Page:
Even as India boosts of increasing coronaviruis tests, the World Health Organisation said on Tuesday, August 4, that the country had only a low testing rate when compared to many of the countries.
The testing rates in India is much low to some countries such as Germany, South Korea, Taiwan and Japan, Chief Scientist of WHO, Soumya Swaminathan was quoted by t5he media as saying. She said that the United States had a higher testing rate than India.
She said that there was a need to have a benchmark and every public health department needs to have benchmarks on the rate of testing per lakh or per million and also the test positivity rate. The Chief Scientist said that without adequate number of tests, fighting the virus is like fighting fire blindfolded.
Swaminathan noted that the number of tests conducted is not adequate if the COVID-19 test positivity rate is above five per cent. She stated that the scientists’ community was still studying the body’s immune response to the virus and the coming 12 months were crucial to put in place public health and social measures.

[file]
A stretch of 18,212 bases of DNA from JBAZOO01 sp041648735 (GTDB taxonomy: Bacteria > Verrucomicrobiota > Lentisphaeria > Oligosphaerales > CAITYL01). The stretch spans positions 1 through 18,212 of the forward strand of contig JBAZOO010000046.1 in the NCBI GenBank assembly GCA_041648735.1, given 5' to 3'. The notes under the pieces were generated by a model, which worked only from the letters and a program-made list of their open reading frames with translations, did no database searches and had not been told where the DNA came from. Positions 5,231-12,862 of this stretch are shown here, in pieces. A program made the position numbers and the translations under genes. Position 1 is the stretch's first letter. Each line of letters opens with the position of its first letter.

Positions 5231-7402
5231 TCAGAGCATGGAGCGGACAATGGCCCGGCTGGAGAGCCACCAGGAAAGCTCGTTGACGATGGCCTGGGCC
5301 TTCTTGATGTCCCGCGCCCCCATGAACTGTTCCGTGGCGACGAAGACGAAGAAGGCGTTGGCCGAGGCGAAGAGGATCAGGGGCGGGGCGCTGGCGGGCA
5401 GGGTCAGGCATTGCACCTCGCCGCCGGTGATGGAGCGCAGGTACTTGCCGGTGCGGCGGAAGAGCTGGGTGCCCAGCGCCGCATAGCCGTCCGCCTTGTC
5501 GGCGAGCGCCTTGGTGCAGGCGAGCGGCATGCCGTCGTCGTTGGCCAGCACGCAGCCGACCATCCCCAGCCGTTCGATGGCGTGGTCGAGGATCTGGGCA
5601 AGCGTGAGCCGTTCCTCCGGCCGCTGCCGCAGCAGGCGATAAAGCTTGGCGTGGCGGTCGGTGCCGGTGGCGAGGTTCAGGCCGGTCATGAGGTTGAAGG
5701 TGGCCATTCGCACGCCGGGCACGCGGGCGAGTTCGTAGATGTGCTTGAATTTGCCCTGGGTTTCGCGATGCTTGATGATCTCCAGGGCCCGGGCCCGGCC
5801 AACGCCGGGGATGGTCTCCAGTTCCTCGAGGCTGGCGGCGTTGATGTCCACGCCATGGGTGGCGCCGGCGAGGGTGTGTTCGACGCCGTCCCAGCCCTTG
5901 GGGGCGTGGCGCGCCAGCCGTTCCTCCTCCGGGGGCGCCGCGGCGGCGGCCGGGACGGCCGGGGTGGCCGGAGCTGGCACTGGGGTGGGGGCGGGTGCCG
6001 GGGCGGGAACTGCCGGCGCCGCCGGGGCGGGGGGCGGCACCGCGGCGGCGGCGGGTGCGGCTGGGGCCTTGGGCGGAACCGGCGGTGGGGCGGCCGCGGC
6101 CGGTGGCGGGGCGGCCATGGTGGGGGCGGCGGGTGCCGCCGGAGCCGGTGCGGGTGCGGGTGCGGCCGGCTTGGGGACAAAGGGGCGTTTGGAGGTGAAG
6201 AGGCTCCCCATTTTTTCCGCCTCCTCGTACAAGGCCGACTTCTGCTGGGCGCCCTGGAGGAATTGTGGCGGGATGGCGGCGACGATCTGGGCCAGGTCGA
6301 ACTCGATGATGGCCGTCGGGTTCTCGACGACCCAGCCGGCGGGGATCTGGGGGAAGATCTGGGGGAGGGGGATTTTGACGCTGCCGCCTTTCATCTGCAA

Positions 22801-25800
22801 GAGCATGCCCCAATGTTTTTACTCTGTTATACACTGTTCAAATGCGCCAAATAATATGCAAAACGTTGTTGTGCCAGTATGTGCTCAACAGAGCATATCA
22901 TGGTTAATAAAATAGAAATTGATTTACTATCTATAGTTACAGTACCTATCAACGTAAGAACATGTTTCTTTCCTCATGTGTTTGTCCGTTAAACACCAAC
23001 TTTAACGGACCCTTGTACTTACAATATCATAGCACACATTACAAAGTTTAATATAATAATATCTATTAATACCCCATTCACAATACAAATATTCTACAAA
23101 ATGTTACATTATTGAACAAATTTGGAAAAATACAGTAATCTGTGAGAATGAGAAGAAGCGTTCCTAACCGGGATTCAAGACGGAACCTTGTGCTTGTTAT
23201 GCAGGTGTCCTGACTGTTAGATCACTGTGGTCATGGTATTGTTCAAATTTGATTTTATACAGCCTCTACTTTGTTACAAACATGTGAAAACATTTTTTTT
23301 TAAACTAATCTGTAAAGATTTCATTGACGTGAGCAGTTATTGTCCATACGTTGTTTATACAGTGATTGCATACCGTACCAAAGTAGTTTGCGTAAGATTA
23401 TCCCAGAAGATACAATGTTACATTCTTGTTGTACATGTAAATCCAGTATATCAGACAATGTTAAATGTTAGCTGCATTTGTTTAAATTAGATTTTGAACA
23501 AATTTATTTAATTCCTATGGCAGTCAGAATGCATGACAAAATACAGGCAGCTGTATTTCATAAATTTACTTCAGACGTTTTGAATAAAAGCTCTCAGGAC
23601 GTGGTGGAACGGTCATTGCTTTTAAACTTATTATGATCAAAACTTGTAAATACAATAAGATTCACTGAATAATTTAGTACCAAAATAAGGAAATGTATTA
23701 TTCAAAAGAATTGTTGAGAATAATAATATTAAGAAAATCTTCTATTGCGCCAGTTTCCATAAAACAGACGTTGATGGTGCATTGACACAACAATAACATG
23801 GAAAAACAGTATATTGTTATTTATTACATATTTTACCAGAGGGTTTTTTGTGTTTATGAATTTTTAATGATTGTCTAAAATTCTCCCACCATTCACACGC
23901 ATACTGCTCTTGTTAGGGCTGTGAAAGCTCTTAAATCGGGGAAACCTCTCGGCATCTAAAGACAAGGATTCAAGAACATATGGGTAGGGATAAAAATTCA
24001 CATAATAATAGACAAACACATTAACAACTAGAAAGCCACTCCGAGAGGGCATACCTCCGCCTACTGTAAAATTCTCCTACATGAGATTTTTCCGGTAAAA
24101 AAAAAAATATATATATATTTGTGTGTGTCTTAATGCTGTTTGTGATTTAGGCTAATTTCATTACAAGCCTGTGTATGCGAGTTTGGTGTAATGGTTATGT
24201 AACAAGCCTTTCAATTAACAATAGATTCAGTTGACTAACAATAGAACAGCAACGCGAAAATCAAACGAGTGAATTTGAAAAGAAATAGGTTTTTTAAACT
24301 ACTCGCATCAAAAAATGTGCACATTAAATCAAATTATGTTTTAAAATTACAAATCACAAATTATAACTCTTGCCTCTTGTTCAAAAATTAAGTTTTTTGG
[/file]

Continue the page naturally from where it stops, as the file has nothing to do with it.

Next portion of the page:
Noting that no country was spared of the virus, Swaminathan was quoted as saying that it established community transmission. She said that lockdowns are only temporary measures for government to put in place the system needed to tackle the virus,
On the vaccine trials, she said that a vaccine is considered to be a good one if the efficacy rate of the vaccine was 70 percent. The WHO has already issued guidelines in this respect, she added.
About 28 vaccine candidates are under clinical trial, of which five are entering Phase-II and over 150 candidates are in pre-clinical trials across the globe.
With respect to COVAX facility ( a system of WHO to guarantee rapid, fair and equitable access to COVID-19 vaccines worldwide), the WHO Chief Scientist said it is aimed to deliver two billion doses of vaccines by the end of 2021. She opined that all the 194 member countries need to come together and take a decision on the way they want to proceed for the equitable and fair distribution of vaccine